Clifford Chance Rogers & Wells (CCR&W) is circling Brobeck Phleger & Harrison’s San Francisco office as it negotiates plans to take on a number of securities litigation partners to open an office in San Francisco.
It is understood that the firm will vote on Friday on the move, which could see the firm take on up to 11 partners, providing it with its first presence on the West Coast. Two-thirds of the Clifford Chance partners will need to vote in favour for the plans to proceed.
Brobeck’s breakaway group, which met Clifford Chance partners in New York a fortnight ago, is being led by Tower Snow and includes: Paul Bessette, Sara Brody, James Burns, James Kramer, Dean Kristy, James Lico, Kevin Muck, Susan Muck, Michael Torpey and Robert Varian.
The group has an impressive list of clients, including Viacom, Telefonaktiebolaget LM Ericsson, Georgia-Pacific, Nike, Sun Healthcare Group, Credit Suisse First Boston, Merrill Lynch, Blockbusters Entertainment Group, Dow Chemical and BNP Paribas.
Explaining the decision by the Brobeck partners, one source close to the group told The Lawyer: “The platform provided by Clifford Chance is much more stable than the one provided by Brobeck.”
CCR&W currently has 17 securities litigation partners in the US, whose clients include leading financial institutions such as ABN Amro, Alliance Capital, Bank of America, Citigroup, JP Morgan Chase, Merrill Lynch, Morgan Stanley and Schroder Salomon Smith Barney. The practice is led by US managing partner Jim Benedict.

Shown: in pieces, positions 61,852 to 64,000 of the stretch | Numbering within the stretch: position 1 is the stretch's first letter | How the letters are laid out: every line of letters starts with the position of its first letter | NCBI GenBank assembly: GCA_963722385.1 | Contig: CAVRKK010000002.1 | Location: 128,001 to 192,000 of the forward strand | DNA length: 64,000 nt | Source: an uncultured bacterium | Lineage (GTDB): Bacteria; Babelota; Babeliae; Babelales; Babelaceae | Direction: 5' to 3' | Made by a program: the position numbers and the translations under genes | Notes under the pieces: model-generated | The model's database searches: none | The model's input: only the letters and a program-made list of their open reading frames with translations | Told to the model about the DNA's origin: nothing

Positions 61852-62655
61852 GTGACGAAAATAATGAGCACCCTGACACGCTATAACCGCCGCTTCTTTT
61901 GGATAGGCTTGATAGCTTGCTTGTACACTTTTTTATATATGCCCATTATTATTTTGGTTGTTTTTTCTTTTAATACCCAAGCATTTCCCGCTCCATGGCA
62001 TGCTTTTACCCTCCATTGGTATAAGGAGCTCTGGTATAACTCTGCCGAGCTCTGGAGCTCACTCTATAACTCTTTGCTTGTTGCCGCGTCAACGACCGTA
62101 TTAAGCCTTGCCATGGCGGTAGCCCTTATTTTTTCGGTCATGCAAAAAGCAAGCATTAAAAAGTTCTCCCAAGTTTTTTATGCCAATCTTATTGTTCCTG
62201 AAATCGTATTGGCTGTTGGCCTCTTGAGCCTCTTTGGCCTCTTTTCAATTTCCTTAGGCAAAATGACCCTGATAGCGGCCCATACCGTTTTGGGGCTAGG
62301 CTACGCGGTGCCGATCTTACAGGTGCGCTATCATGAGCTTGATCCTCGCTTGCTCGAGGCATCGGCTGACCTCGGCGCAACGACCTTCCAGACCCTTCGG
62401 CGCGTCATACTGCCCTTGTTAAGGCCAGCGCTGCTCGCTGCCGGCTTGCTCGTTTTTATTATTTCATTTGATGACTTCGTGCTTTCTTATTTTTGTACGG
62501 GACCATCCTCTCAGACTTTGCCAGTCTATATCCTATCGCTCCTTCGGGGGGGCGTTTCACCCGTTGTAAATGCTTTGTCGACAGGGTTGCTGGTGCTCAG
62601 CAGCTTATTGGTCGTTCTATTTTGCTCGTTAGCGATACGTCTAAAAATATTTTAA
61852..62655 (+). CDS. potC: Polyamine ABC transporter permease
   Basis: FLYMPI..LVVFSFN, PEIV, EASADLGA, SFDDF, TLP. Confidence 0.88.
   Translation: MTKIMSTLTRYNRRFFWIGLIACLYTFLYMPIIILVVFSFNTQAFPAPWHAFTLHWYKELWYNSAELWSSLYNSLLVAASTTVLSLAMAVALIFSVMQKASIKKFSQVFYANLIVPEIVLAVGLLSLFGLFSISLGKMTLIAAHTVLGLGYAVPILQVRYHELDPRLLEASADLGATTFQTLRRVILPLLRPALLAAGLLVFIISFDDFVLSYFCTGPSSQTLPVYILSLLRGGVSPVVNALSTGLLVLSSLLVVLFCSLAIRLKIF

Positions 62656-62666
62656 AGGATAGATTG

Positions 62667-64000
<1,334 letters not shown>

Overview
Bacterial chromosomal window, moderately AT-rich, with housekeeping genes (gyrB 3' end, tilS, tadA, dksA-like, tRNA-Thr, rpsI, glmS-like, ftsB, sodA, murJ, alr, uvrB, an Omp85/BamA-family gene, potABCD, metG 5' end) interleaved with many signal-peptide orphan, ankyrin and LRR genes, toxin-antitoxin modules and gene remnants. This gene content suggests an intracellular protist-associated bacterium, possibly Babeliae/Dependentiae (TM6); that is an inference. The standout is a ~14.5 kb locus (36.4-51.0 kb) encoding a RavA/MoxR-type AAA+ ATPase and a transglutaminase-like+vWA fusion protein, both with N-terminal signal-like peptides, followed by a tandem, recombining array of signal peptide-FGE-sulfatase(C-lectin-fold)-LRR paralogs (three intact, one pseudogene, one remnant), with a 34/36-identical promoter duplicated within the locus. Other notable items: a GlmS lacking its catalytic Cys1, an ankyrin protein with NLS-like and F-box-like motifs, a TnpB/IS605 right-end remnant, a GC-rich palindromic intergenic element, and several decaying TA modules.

The departures would be a massive setback for Brobeck. The firm has relied on its litigators to ensure that it has been able to quell some of the problems arising from the slump in its core markets. This voluntary exodus follows hard on a series of associate redundancies and salary freezes.
Brobeck became synonymous with the technology boom of 1999 and 2000. But after a troubled 2001, the firm slipped from its turnover top-spot in San Francisco. It lost out to local rival Morrison & Foerster following a 6 per cent drop in revenue to $447m (£306.6m). Profits per equity partner plummeted by a massive 44 per cent to $660,000 (£453,000).
Litigation is one area that Brobeck can ill afford to lose, particularly as securities-related claims are on the rise in the West Coast. Other firms in the Bay Area have been bolstering their litigation capabilities.
There is also a cultural issue. Senior partner Snow has long been regarded as a figurehead for the firm. When he was chairman, Snow made it plain that he would not countenance staff cuts as a response to the economic downturn. He resisted pressure to capitulate for some time, before failing to be re-elected as chairman last year.
As soon as he was replaced as head of the firm, the layoffs began. At that time, Snow said that he was considering a number of roles, including an academic post.
Richard Gordon QC, barrister, Brick Court Chambers